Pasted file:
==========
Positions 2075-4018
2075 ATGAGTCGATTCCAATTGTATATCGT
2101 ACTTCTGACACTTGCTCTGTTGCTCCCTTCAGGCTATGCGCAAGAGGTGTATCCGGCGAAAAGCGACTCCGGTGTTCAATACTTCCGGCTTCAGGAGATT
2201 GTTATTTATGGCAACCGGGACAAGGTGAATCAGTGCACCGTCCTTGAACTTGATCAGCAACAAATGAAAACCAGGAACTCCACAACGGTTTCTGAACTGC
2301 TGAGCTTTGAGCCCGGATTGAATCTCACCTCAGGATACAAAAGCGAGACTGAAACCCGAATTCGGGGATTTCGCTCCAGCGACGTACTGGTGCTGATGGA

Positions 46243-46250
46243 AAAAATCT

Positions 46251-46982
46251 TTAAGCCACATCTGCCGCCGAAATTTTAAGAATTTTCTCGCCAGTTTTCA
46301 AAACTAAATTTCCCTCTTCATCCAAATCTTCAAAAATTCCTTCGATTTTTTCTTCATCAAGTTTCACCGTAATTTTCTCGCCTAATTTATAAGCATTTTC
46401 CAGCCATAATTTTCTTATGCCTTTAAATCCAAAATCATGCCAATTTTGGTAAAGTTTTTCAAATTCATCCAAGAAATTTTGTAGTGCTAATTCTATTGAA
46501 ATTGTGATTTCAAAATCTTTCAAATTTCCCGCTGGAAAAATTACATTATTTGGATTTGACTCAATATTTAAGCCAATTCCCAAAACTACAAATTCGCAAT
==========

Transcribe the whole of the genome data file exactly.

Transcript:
Positions 2075-4018
2075 ATGAGTCGATTCCAATTGTATATCGT
2101 ACTTCTGACACTTGCTCTGTTGCTCCCTTCAGGCTATGCGCAAGAGGTGTATCCGGCGAAAAGCGACTCCGGTGTTCAATACTTCCGGCTTCAGGAGATT
2201 GTTATTTATGGCAACCGGGACAAGGTGAATCAGTGCACCGTCCTTGAACTTGATCAGCAACAAATGAAAACCAGGAACTCCACAACGGTTTCTGAACTGC
2301 TGAGCTTTGAGCCCGGATTGAATCTCACCTCAGGATACAAAAGCGAGACTGAAACCCGAATTCGGGGATTTCGCTCCAGCGACGTACTGGTGCTGATGGA

Positions 46243-46250
46243 AAAAATCT

Positions 46251-46982
46251 TTAAGCCACATCTGCCGCCGAAATTTTAAGAATTTTCTCGCCAGTTTTCA
46301 AAACTAAATTTCCCTCTTCATCCAAATCTTCAAAAATTCCTTCGATTTTTTCTTCATCAAGTTTCACCGTAATTTTCTCGCCTAATTTATAAGCATTTTC
46401 CAGCCATAATTTTCTTATGCCTTTAAATCCAAAATCATGCCAATTTTGGTAAAGTTTTTCAAATTCATCCAAGAAATTTTGTAGTGCTAATTCTATTGAA
46501 ATTGTGATTTCAAAATCTTTCAAATTTCCCGCTGGAAAAATTACATTATTTGGATTTGACTCAATATTTAAGCCAATTCCCAAAACTACAAATTCGCAAT